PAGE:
The design of the Kathleen Andrew’s Transit Garage (KATG) embraces the significance of and necessity to assign a celebrated spatial role to the infrastructural image of Edmonton. The design argues for an architecture that performs at the scale of urban infrastructure while supporting more intimate conditions of the workplace, whether human or mechanical, in the servicing of buses. As such, the design mediates between these varying scales by producing a coherent image of building and landscape.
Named after Edmonton’s first female bus driver, the 50,000 m2 KATG accommodates 320 workers including bus drivers, maintenance, administration and transit security staff. It houses 300 buses, 35 maintenance bays with three undercarriage wash bays, four re-fuel bays and exterior wash bays. One level of employee parking is provided below grade.
The site is remarkable in a 21st century post-industrial sense, at the intersection of multi-modal transportation infrastructures surrounding an early 20th century industrial zone. The area housed stockyards, abattoirs and processing plants with a Canada Packers meat processing plant occupying the north end of the site. The KATG project maintains the 50-metre tall Canada Packers smokestack as the sole remaining industrial artifact from this previous use.
The KATG is a big building on a big site. The form is conceived as a technical skin of stainless steel and glass, drawn across the expansive and simply articulated building. This design strategy, a synthesis of surface and enclosed volume, weaves together the human and machine determined programmatic requirements, supporting technical, climatic, and environmental functions through a rigorous architectural identity.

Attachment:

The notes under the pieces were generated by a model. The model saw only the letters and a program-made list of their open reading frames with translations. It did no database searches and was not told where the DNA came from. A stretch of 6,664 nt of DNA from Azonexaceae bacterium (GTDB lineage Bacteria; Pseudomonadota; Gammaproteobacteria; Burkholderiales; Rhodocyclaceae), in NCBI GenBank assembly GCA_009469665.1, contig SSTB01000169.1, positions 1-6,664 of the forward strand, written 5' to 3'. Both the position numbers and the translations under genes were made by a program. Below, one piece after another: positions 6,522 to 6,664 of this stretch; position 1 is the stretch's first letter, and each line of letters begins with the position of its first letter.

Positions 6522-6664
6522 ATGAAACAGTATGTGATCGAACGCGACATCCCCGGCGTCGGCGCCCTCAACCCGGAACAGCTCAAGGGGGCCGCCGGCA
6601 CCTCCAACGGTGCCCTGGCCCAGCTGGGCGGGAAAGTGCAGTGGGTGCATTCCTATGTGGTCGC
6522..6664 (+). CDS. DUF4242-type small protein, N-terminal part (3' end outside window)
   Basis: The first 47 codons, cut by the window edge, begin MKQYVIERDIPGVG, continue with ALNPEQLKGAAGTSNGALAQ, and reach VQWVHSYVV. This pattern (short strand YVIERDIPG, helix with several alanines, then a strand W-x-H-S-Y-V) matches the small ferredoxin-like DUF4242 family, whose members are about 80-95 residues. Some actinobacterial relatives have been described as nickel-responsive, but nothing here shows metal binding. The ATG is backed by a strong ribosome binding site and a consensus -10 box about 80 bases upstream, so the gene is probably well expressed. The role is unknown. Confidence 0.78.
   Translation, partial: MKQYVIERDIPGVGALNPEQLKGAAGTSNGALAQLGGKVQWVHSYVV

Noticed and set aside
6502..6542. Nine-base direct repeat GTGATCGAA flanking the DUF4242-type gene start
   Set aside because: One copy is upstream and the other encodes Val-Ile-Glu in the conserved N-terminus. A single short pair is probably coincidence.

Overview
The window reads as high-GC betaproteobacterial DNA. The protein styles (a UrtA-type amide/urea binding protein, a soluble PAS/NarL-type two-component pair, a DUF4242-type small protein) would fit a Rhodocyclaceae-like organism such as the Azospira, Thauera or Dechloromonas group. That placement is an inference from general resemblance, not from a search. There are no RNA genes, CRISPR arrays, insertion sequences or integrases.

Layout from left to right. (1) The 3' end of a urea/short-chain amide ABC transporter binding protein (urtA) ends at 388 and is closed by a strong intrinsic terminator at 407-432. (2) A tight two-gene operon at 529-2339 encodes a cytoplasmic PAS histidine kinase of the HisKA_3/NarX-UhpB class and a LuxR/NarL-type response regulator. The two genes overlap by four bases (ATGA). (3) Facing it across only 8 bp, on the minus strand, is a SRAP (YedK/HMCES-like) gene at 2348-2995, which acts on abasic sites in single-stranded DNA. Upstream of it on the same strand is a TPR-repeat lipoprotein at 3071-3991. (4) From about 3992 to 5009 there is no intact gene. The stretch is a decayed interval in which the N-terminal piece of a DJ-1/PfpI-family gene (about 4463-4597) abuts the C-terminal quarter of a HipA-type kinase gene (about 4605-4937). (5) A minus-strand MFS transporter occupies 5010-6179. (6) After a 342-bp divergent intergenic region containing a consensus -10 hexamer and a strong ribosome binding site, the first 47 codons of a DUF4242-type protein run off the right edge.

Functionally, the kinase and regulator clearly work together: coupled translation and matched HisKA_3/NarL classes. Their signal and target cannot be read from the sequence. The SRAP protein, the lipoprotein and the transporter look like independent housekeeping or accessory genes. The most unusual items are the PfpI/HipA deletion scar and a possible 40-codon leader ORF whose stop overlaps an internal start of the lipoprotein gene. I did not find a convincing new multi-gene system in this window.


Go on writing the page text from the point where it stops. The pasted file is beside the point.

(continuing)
This commitment to conceptual clarity is furthered through surface continuity in the vertical dimension - the corrugated cladding wraps the functional elements of the roofscape, the volumes of which are calibrated to achieve a consistent form for both roof lanterns and mechanical enclosures.
The site design achieves an integrated built environment, put to work to transform 23 acres of brownfield. The removal of 3 meters of compromised soil facilitated the provision of a parking level beneath the bus storage area. The remaining site area is an orchestrated landscape for ecological greening, microclimatic thresholds and wayfinding cues through bio-swales, pathways and a dense tree planting grid. Extensive areas of the site are covered with recycled rubber that performs as a continuous bioswale to filter and clean all site water prior to discharge into the city stormwater system. This palette, juxtaposed with the restrained use of stainless steel and glass across the building, invokes the industrial legacy of the site and of modern architecture without nostalgia for either.
The interior organization of the building is derived through a sensibility of deep respect for the skill of maintaining and driving buses. All employees arrive via a generous lower congregating area, up through a day-lit central atrium, and onwards to their respective workplaces. This spatial sequencing promotes overlap and exchange between drivers, mechanics, maintenance workers, administrators, educators and security personnel, an almost political gesture of collegiality represented through architecture.